The hot cast to see in San Francisco Ballet?s ?Giselle? last week was Tina LeBlanc and Gonzalo Garcia. I caught them Friday night. I wasn?t reviewing, wasn?t under pressure to analyze, and so I got to be swept away along with the standing ovation crowd. This was the most moved I?d ever been by ?Giselle,? and I?ve seen it umpteen times (though my ?umpteen? is admittedly smaller than that of more veteran critics).

Tina LeBlanc is a generous, warm actress, and this is a role where her diminutive height serves her well. She?s a fleet and fluttery village girl in the first act, playing her mad scene with pathos and restraint. In the second act, her petite stature and tender demeanor mark her as a fresh inductee into the Wilis? society of ghosts. Just as touching as her performance was the way she?s taken still-young Garcia under her wing. LeBlanc is one of the company?s senior ballerinas, and Garcia is infinitely blessed by her patience toward him. In the second act, when Giselle reappears behind her grave and begins ladling lilies in Albrecht?s arms, there was a poignant reality behind the fantasy: A dead love heaping compassion upon her betrayer, but also one dancer offering the lessons of her artistry to another.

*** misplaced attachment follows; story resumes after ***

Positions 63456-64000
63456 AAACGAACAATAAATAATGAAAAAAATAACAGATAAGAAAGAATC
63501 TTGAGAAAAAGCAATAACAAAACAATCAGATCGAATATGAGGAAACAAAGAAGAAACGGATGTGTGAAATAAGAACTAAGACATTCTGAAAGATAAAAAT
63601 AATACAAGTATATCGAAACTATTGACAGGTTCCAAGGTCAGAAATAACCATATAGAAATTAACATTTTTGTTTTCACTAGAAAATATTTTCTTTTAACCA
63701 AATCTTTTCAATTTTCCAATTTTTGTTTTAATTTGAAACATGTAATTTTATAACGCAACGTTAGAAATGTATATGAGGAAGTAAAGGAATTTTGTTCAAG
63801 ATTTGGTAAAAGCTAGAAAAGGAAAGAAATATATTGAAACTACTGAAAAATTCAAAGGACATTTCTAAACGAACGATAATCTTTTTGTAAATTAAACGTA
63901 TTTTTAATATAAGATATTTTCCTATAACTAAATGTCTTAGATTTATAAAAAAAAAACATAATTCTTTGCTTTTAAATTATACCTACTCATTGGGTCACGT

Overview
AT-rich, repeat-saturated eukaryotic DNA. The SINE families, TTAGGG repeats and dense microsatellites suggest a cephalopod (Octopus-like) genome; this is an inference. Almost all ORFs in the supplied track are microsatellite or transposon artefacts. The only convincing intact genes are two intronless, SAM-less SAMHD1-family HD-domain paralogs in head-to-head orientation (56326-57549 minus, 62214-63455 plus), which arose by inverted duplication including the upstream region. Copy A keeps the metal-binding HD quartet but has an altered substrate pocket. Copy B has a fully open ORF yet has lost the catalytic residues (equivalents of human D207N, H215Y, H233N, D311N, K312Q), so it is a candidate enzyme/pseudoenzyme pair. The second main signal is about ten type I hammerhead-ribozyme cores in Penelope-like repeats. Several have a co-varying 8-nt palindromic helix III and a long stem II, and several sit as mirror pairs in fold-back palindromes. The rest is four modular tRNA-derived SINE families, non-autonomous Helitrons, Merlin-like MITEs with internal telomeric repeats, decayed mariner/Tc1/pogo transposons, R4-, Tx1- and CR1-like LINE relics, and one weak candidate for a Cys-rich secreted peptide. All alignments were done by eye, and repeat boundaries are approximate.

Their acting seemed a true collaboration rather than a collision of dramatic styles. Garcia played Albrecht rakishly and with deep remorse. The clarity of their mime made a striking contrast with Kristin Long and Guennadi Nedviguine, the cast I saw Wednesday night. With Long and Nedviguine, the gestures were broad and empty, more like cue cards to keep the action moving than like dialogue. With LeBlanc and Garcia, it looked like they had worked out every last word of what they were saying to each other, and the language seemed to hover in the air.

This was a strong cast all around: Katita Waldo was ravishing as Myrtha, Elizabeth Miner stood out as a solo Wili, and Peter Brandenhoff played Hilarion with a chump?s charm.

Allan Ulrich reviewed LeBlanc and Garcia?s Sunday matinee performance, while Janice Berman reviewed opening night?s pairing of Yuan Yuan Tan and Pierre-Francois Vilanoba.

UPDATE: Paul Parish considers the finer details of Kristin Long’s performance for the DanceView Times.

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